Album Title : Speedway
Catalogue Number : LPM - 3989
Year Release : 25th June 1968
Side 1 : Speedway - There Ain't Nothing Like A Song - Your Time Hasn't Come Yet Baby - Who Are You (Who Am I) - He's Your Uncle Not Your Dad - Let Yourself Go
Side 2 : Your Groovy Self - Five Sleepy Heads - Western Union - Mine - Goin' Home - Suppose
Brief History :
Speedway is the thirty-second album by Elvis Presley, released on RCA Victor Records in mono and stereo, LPM/LSP 3989, in June 1968 while some say May 1st is the date, but this is disputed. Recording sessions took place at MGM Studios in Hollywood, California, on June 20 and 21, 1967. It peaked at #82 on the Billboard 200.
By June 1967, while Presley was toiling at the sessions for this soundtrack, the recent release of the magnum opus by The Beatles, Sgt. Pepper's Lonely Hearts Club Band, had the music industry in thrall. The Velvet Underground & Nico would build its influence through the decades, and Surrealistic Pillow by Jefferson Airplane, the debut by The Doors, and I Never Loved A Man the Way I Love You by Aretha Franklin were all top-selling albums. The Monterey Pop Festival had taken place just the past weekend some 300 miles up the California coast from where Presley was working. He was probably aware of some of the changes being wrought in popular music around him, but in his own increasingly isolated world he was most aware that there were more lousy soundtrack songs to record.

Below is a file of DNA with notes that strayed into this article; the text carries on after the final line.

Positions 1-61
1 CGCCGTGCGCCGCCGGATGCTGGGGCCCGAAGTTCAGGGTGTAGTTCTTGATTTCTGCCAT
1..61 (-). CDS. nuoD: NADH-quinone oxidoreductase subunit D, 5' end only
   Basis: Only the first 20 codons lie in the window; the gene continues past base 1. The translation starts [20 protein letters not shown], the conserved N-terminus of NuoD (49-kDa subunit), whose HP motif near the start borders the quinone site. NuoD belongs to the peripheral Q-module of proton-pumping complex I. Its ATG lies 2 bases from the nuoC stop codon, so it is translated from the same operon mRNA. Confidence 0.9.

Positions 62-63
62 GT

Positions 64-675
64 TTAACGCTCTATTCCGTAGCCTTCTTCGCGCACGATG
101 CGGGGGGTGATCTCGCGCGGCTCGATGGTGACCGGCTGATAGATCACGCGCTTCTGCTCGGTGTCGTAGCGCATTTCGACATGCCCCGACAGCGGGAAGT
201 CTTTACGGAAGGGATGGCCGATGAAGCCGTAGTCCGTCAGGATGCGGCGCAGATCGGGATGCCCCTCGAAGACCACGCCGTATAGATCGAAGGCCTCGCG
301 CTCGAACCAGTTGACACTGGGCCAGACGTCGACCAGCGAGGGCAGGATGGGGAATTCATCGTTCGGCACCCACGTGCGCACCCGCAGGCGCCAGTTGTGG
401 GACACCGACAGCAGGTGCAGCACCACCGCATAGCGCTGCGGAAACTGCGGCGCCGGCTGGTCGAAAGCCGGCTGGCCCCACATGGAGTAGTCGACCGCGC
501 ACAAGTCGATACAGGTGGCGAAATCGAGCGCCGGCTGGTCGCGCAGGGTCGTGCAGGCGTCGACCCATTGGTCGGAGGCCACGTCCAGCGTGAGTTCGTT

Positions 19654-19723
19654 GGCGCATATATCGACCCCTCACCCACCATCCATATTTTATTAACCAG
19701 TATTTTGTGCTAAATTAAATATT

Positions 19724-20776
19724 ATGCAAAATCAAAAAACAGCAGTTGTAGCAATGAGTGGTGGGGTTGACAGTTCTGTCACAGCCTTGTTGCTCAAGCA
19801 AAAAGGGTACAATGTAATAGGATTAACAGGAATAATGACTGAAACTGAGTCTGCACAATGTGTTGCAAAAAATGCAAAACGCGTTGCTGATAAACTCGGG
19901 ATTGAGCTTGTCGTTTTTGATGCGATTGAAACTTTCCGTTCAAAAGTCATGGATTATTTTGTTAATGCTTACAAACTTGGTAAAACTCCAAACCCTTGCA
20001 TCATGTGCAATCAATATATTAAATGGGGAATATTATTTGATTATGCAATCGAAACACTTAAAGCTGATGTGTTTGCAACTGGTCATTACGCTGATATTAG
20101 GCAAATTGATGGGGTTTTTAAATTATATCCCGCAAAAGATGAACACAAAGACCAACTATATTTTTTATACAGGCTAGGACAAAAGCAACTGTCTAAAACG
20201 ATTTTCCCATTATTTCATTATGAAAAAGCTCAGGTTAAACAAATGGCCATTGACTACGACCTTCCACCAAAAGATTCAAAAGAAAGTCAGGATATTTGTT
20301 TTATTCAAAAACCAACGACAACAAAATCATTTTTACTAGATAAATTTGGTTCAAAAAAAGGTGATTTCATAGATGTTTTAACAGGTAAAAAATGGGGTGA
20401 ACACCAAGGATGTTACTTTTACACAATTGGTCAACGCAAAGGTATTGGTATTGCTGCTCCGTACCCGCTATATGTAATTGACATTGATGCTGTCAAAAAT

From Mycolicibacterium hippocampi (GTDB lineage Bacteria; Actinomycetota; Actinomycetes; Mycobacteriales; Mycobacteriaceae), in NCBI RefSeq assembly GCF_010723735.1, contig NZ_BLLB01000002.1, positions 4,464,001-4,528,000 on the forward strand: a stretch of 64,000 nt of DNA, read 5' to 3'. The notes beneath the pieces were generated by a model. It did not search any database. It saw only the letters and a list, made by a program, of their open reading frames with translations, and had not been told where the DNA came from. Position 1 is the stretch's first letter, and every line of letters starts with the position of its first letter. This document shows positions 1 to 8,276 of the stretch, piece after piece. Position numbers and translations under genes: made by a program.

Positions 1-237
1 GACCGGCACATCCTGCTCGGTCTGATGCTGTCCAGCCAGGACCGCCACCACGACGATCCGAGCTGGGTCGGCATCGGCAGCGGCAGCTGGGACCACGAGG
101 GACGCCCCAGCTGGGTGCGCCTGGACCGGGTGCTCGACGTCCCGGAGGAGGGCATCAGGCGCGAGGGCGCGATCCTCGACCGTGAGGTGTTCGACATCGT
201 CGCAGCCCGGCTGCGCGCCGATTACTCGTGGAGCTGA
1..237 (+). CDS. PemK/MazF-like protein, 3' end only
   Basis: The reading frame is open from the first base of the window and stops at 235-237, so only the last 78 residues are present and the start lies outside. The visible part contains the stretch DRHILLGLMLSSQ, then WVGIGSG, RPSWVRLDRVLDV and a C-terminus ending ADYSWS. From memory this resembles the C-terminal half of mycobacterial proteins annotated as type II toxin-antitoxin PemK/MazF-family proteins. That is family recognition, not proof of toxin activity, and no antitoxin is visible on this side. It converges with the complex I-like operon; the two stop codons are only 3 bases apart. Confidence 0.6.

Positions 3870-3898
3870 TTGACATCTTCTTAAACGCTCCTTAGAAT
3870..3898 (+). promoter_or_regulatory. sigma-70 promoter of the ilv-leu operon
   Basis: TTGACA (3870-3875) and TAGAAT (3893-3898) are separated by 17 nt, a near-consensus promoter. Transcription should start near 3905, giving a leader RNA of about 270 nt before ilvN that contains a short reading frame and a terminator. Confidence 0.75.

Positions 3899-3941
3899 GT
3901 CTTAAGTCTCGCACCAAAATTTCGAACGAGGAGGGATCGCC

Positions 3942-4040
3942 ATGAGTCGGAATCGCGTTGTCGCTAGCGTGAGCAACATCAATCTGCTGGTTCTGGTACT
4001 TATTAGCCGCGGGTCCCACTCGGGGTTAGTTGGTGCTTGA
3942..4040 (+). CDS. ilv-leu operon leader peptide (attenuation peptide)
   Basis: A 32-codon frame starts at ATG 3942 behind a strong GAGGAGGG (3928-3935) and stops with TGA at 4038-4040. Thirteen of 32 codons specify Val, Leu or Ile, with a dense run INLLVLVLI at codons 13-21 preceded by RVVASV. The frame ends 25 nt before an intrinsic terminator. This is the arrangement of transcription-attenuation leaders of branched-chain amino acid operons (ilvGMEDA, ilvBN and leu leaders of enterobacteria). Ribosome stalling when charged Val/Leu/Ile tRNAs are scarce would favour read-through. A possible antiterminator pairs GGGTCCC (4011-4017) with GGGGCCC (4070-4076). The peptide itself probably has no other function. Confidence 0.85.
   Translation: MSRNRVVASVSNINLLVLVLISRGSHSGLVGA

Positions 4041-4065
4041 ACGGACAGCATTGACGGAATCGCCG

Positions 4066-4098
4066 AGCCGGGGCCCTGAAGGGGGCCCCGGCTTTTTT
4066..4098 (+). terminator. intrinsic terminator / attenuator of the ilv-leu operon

Eight tracks were recorded at the sessions, with "Suppose," the only song that held interest for Elvis, dropped from the movie. Two tracks were pulled for a single, "Your Time Hasn't Come Yet Baby" with "Let Yourself Go" on its b-side, and both sides made the lower reaches of the Billboard Hot 100 but bombed sales-wise. "There Ain't Nothing Like A Song," rejected from the soundtrack for Spinout, was one of two songs that feature the lead vocals of Nancy Sinatra, here in duet with Presley. All her vocals, and her "Your Groovy Self," the only time a track without Elvis featured on any of his releases, were recorded at a separate session on June 26, produced by Lee Hazlewood. Three leftover tracks, including one from the May 1963 "lost album" sessions, were unearthed to round out the album.
Speedway took over the new low for chart position and album sales by Presley, shifting units numbered in five figures, jeopardizing his recording career. Much to his relief, it killed the soundtrack formula, this being the final Presley dramatic feature film to have a full soundtrack album. His last five movies of the decade — Stay Away, Joe, Live A Little, Love A Little, Charro!, The Trouble with Girls, and Change of Habit — concentrated on Presley the actor, not Presley the singer, with minimal song requirements. It is also the last Presley album to be released in both stereo and mono editions as mono was being phased out by the industry, thus making the rare mono pressing of Speedway (LPM-3989) a sought-after item among collectors Three songs from this album appear on the 1995 survey of his 1960s soundtrack recordings: the two sides of the single, and the title track.